Tuesday, February 01, 2005

Jihadist Green, Khmer Rouge and Brownshirts

Christopher Hitchens in today's Slate has some interesting observations about the comparison of Iraq to Vietnam, in a column called "Beating a Dead Parrot." Monty Python fans see where this is going and Hitchens does not disappoint. After a long evisceration of the weak reasoning behind the Iraq as Vietnam argument, he ends:

"The Vietnam/Iraq babble is, from any point of view, a busted flush. It's no good. It's a stiff. It's passed on. It has ceased to be. It's joined the choir invisible. It's turned up its toes. It's gone. It's an ex-analogy."

Before getting to the classic Python joke Hitchens drops this gem: "If today's Iraqi "insurgents" have any analogue at all in Southeast Asia it would be the Khmer Rouge." Ouch. That's so clever and damning I wish I'd thought of it myself. I mean, I saw The Killing Fields and Swimming to Cambodia. I've seen pictures like this. The indiscriminate mass killings, the totalitarian hatred of the modern world, the hysterical xenophobia, the worship of death - these are the threads that unite the jihadists and the Khmer Rouge. Bin Laden and Zarqawi are the children, the mutated, morally stillborn spawn, of Pol Pot (who was himself the odious clone of Mao, a Cambodian Mini-Me to the Chairman's Dr. Evil).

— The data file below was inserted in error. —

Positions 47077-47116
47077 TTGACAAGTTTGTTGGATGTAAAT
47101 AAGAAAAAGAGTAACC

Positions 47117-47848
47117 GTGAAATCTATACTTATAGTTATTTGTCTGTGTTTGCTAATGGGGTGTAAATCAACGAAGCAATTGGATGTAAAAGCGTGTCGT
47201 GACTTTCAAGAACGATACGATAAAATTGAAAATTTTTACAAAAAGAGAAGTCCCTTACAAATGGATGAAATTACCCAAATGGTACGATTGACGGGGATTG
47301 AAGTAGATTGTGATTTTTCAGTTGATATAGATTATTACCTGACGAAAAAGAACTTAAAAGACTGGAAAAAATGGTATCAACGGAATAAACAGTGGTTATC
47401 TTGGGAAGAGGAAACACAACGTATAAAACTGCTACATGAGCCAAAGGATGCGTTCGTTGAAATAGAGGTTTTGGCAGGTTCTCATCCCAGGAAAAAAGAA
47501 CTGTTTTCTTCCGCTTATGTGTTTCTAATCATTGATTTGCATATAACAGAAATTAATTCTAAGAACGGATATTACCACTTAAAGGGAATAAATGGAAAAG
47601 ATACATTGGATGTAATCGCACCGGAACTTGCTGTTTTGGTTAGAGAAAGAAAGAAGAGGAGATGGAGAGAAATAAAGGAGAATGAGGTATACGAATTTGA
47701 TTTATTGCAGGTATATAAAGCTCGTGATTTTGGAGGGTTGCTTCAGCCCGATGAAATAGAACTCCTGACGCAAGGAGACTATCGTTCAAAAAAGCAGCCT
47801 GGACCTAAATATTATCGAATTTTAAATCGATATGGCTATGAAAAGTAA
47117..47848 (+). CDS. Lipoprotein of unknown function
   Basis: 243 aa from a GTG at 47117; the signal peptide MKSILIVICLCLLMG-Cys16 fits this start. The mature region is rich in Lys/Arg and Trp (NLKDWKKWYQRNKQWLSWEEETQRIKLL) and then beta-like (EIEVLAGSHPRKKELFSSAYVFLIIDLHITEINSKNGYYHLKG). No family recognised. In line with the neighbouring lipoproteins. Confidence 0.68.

But children, even parasitic monsters, need two parents. Hitchens reminds us that "the Iraqi Baathists" and "jihadists" "are descended from those who angrily took the other side in the war against the Axis, and who opposed elections on principle." (For example, it's been well-documented that Amin al-Husayni, the Grand Mufti of Jerusalem and an ideological ancestor of today's jihadists, was a Nazi supporter who spent World War II working for the Reich in Germany.)

Whether they wave the Green flag of jihad or the Red flag of Communism, they are all just shades of Brownshirts. Me, I'm currently into purple and orange.
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